The private sector has been the lone strength in the US economy since 2009, with business investment and corporate earnings leading the underwhelming recovery. Until now, that is. As the dollar strengthens and economies around the world are slowing, the private sector appears headed for a tough patch, writes Paul Lim at the New York Times. With government spending and international trade down, that leaves consumer spending the best hope for the US economy, says Lim.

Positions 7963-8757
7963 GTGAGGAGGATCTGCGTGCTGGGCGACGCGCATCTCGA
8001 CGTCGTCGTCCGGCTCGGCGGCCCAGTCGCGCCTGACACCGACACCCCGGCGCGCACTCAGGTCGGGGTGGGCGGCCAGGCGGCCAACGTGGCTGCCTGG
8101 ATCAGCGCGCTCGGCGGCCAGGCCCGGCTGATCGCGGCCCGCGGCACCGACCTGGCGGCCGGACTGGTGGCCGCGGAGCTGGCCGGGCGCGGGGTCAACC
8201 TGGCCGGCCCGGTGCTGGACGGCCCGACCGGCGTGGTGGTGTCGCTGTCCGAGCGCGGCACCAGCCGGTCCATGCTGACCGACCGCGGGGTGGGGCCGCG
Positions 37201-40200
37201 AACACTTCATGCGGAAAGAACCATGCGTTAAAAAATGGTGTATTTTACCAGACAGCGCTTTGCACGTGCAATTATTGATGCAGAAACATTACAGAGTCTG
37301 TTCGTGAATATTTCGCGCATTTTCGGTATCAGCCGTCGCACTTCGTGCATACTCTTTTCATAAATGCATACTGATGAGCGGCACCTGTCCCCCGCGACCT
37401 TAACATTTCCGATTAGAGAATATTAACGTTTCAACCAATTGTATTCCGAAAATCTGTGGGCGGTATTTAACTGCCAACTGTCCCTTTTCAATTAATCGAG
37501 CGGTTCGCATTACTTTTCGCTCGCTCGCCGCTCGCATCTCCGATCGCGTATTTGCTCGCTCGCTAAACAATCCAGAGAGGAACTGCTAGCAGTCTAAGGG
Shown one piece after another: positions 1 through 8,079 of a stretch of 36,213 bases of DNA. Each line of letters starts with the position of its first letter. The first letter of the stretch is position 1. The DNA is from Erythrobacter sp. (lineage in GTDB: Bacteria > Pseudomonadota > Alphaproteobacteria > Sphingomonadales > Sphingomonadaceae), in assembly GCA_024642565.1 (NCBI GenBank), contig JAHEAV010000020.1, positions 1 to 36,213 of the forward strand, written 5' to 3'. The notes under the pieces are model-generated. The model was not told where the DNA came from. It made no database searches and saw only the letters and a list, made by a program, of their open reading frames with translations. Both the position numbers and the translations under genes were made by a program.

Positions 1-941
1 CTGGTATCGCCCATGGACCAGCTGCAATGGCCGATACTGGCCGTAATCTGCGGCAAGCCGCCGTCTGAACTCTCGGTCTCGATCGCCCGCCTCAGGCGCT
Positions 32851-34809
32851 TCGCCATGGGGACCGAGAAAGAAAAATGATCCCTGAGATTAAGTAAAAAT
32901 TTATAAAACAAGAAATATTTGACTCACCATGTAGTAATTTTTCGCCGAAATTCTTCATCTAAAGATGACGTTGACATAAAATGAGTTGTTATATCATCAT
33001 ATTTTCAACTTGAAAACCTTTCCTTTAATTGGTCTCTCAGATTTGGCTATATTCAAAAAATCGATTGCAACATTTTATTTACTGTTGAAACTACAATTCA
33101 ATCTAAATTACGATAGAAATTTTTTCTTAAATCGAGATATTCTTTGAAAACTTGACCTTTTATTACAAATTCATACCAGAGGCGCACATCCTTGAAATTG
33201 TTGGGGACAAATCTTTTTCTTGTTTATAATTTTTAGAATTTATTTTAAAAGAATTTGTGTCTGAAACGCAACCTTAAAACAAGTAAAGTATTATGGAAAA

"The United States is still the biggest economy with the largest consumer sector in the world, so it comes down to the US consumer," said the president of a research company. "There's a lot of pent-up demand in the economy." But personal consumption has grown at a sluggish 2% since the beginning of 2011, and consumers are already tapping into their low 4% savings rate. On the other hand, auto sales were up 26% in May from over the year prior, and housing is beginning to move, too. "Consumers can keep the economy going forward, keep it from kicking over," says the chief economist at an international research company. "But they're probably not going to be the prime movers in a robust expansion."